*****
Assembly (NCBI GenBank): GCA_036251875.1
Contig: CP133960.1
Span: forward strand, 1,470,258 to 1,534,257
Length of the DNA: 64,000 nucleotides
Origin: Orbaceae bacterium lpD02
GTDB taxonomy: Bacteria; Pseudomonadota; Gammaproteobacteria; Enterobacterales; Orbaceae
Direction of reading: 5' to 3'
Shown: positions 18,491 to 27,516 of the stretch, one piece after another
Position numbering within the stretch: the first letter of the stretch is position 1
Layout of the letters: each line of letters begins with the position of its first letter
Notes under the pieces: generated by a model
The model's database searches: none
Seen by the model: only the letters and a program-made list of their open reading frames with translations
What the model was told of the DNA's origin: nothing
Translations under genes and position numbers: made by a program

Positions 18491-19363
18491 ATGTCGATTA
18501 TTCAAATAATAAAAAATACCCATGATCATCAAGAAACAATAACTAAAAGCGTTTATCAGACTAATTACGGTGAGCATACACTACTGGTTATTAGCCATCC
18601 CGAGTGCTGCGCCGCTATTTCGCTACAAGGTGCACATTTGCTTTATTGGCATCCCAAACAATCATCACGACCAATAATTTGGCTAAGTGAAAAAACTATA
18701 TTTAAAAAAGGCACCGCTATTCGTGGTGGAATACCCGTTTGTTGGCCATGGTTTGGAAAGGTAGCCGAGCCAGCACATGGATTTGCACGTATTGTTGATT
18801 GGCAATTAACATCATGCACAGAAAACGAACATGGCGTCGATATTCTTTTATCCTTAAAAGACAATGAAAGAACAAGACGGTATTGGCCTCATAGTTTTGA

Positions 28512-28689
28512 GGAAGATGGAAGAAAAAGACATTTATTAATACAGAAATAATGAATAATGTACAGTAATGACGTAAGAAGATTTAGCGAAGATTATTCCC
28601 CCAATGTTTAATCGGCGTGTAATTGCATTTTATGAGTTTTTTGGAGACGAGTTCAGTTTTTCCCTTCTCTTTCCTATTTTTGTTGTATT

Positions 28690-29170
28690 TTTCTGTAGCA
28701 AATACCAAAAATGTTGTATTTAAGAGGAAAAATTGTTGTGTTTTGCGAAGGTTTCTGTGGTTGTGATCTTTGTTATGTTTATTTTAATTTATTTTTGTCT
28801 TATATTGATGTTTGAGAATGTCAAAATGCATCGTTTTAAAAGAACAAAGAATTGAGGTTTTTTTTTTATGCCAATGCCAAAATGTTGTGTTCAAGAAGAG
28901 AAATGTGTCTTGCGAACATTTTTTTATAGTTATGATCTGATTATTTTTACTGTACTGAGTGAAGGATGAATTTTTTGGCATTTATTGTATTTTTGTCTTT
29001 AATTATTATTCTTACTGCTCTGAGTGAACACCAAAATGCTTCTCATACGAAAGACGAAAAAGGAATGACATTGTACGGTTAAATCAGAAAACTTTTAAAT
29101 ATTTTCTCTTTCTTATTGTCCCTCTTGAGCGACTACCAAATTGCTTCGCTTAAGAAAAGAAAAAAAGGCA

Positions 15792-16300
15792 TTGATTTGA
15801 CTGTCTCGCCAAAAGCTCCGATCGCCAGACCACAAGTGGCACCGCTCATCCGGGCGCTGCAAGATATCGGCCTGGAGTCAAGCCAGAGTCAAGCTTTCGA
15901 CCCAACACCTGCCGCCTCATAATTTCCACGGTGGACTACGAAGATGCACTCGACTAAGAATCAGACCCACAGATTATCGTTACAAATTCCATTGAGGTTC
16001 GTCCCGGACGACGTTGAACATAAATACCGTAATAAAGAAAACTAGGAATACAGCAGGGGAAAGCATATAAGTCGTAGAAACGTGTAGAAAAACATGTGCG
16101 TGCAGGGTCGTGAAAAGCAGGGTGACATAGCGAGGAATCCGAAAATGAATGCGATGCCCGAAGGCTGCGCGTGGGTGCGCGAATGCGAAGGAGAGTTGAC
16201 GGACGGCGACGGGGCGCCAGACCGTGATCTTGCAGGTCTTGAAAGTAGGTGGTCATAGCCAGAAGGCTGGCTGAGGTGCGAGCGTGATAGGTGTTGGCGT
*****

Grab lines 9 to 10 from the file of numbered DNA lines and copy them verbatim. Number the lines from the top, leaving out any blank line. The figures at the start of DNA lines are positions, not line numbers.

Position numbering within the stretch: the first letter of the stretch is position 1
Layout of the letters: each line of letters begins with the position of its first letter